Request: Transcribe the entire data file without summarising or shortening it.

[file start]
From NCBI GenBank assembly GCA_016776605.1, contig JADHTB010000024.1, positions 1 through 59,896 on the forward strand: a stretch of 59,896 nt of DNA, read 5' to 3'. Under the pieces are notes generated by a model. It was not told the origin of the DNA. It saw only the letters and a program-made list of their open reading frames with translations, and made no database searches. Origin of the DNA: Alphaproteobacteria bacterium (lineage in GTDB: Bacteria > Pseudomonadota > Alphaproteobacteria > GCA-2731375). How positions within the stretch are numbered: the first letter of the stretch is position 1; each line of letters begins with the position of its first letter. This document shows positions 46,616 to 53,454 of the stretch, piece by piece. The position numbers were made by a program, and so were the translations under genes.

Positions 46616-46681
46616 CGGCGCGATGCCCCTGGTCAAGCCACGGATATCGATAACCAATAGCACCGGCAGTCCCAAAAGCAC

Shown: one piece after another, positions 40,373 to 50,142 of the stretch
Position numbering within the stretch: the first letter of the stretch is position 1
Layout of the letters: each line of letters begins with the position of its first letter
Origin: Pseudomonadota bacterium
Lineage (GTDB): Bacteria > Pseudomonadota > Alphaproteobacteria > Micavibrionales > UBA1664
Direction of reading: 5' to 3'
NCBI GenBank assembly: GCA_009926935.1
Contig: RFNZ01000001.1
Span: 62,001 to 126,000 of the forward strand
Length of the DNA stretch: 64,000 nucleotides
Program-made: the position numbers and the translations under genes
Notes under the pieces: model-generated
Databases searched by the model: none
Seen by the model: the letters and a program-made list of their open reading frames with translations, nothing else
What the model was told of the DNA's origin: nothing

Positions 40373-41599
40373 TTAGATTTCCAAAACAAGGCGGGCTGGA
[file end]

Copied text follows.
From NCBI GenBank assembly GCA_016776605.1, contig JADHTB010000024.1, positions 1 through 59,896 on the forward strand: a stretch of 59,896 nt of DNA, read 5' to 3'. Under the pieces are notes generated by a model. It was not told the origin of the DNA. It saw only the letters and a program-made list of their open reading frames with translations, and made no database searches. Origin of the DNA: Alphaproteobacteria bacterium (lineage in GTDB: Bacteria > Pseudomonadota > Alphaproteobacteria > GCA-2731375). How positions within the stretch are numbered: the first letter of the stretch is position 1; each line of letters begins with the position of its first letter. This document shows positions 46,616 to 53,454 of the stretch, piece by piece. The position numbers were made by a program, and so were the translations under genes.

Positions 46616-46681
46616 CGGCGCGATGCCCCTGGTCAAGCCACGGATATCGATAACCAATAGCACCGGCAGTCCCAAAAGCAC

Shown: one piece after another, positions 40,373 to 50,142 of the stretch
Position numbering within the stretch: the first letter of the stretch is position 1
Layout of the letters: each line of letters begins with the position of its first letter
Origin: Pseudomonadota bacterium
Lineage (GTDB): Bacteria > Pseudomonadota > Alphaproteobacteria > Micavibrionales > UBA1664
Direction of reading: 5' to 3'
NCBI GenBank assembly: GCA_009926935.1
Contig: RFNZ01000001.1
Span: 62,001 to 126,000 of the forward strand
Length of the DNA stretch: 64,000 nucleotides
Program-made: the position numbers and the translations under genes
Notes under the pieces: model-generated
Databases searched by the model: none
Seen by the model: the letters and a program-made list of their open reading frames with translations, nothing else
What the model was told of the DNA's origin: nothing

Positions 40373-41599
40373 TTAGATTTCCAAAACAAGGCGGGCTGGA